"I learned something important from each of my rotations. I particularly loved the operating room and surgery."
Former Registered Nurse
After graduating from Adelphi’s School of Nursing in 1954, Ann Raab first worked as an orthopedic nurse at Meadowbrook Hospital, before joining the Nassau County Health Department. She relished the diversity of experiences and the sense of community. She worked there until the day her daughter was born in 1957.
After having her baby, Mrs. Raab decided she wanted to get back into her nursing uniform. She worked the night shift at Meadowbrook twice a week, which gradually turned into three or four shifts a week. Mrs. Raab thrived on the challenges she faced as a nurse, and when she stopped working to have her second child in 1958, she returned to Meadowbrook after five months at home.
When Mrs. Raab was in the hospital giving birth to her third child in 1961, she became interested in the Obstetrics department. After her son was born, she spent eight years covering the delivery room, post-partum care, and nursery in Meadowbrook’s OB unit. As it grew over the years, the hospital was in need of a night supervisor. With a baccalaureate degree, night experience, and familiarity with the staff, Mrs. Raab was the perfect candidate. As night supervisor, she and one other nurse covered all the buildings at Meadowbrook. “I did a lot of walking,” Mrs. Raab jokes.
Her career also took her to the intensive care unit, which was constantly growing with new technology and machines. Mrs. Raab spent 19 more years as a supervisor before she retired as a psychiatric supervisor. In 1988, she and her husband moved to Florida. Retired for only six weeks, Mrs. Raab realized she couldn’t stand not working. She went to the local hospital, Martin Memorial to get another job; she began working twelve hour night shifts on the surgical floor. After twelve more years of bedside nursing, she retired on February 28, 2000.
Mrs. Raab stayed retired the second time around, but she still feels connected to nursing. “The things you experience and the challenges you face as a nurse-you carry them with you,” Mrs. Raab says. “You never stop being a nurse.” Today she and her husband Bill are enjoying life in Florida. They have three children, three grandchildren, and one great grandchild.
When and why did you first want to become a nurse?
I had an interest in helping others since I was a little kid; I always knew I wanted to be a nurse. A woman I knew who was a cadet nurse at Adelphi also encouraged me to get into nursing; she always said “caring is contagious.” This motto has stuck with me through the years I wanted to go to a three-year program, but my father insisted that if nursing was what I wanted to pursue, I should get a baccalaureate degree. Looking back, my father really had the foresight to see how things were progressing in the workplace; people with degrees were moving up more quickly than those without degrees. I am so grateful to my father for encouraging me. My time at Adelphi was one of the most wonderful experiences of my life.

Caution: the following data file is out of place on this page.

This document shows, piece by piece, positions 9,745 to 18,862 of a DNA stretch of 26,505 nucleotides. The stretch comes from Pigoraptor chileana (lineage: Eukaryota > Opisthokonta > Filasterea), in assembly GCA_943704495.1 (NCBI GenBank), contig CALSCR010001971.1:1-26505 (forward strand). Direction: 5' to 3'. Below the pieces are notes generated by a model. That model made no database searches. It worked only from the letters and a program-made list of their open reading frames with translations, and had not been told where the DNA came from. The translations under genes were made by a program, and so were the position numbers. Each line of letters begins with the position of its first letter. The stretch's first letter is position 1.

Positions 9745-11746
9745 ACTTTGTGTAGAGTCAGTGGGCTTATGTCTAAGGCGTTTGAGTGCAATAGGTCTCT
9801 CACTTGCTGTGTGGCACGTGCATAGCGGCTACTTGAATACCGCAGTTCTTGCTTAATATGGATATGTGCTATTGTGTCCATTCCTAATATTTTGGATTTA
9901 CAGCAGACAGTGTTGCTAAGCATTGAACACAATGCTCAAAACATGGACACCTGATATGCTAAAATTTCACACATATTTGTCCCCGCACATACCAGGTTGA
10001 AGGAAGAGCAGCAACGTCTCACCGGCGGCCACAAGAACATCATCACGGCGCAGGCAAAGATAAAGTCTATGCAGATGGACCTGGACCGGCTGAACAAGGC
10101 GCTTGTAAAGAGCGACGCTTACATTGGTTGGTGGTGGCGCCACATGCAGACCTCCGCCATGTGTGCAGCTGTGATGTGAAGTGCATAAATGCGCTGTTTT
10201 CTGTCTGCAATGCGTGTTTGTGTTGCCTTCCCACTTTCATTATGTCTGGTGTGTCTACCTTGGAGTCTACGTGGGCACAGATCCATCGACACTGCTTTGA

Do you have favorite memories of your time at Adelphi and your residencies?
One summer I spent my Saturdays in New York City as part of a Community Surveys course, taught by Mr. Howell. I remember him playing a little horn to get our attention; we would all laugh and people in the streets would look at us. It was a joyous time. We would attend different religious services to gain a better understanding of different cultures. It was such a great learning experience and really ahead of the times. Community Surveys was one of my favorite classes because so much knowledge was instilled in us, but at the same time it was a lot of fun.
I learned something important from each of my rotations. I particularly loved the operating room and surgery. Scrubbing in, we took the knowledge we had gained from the books and applied it to real-life situations; we learned so much. I also liked surgery because you could really see the impact it had on the patient…you could truly see the difference in the patient before and after surgery by actually being in the operating room and seeing what happened during surgery.
What are some changes you have seen in nursing throughout the years?
The knowledge we have gained from the medical advances being made is incredible! Advances have moved along at a startling pace. When I started nursing they didn’t have so many of the drugs they have today.
I remember providing post-operative care for patients. After surgery, patients would be in bed moaning and groaning; we would only start teaching them how to walk on the third day. Today these patients would be out of the hospital the same afternoon! Insurance companies want everyone in and out. Similarly, pre-operative teaching is so rushed. The patient is inundated with information and then told to go home and do this and that; it is all too overwhelming for the patient.
Today people getting involved in the field of medicine look at it as just a job. They see it as good money-they can set their schedules-they can’t wait to get out. In this generation, the patient is secondary, and that is not how it should be.
What advice would you give to today’s nursing students?
When patients are frightened, they cannot process what you are teaching them. Be patient. Remember that a smile appropriately displayed can quell all fears; allaying the patient’s fears is half the battle.
Always be prepared to face the unknown, and remain calm. If you maintain that calm you can approach anything.
Read the body language of the patient; you can learn so much just by being observant.
Every few months take a few days off in order to recharge.
Keep a positive attitude with yourself and others.
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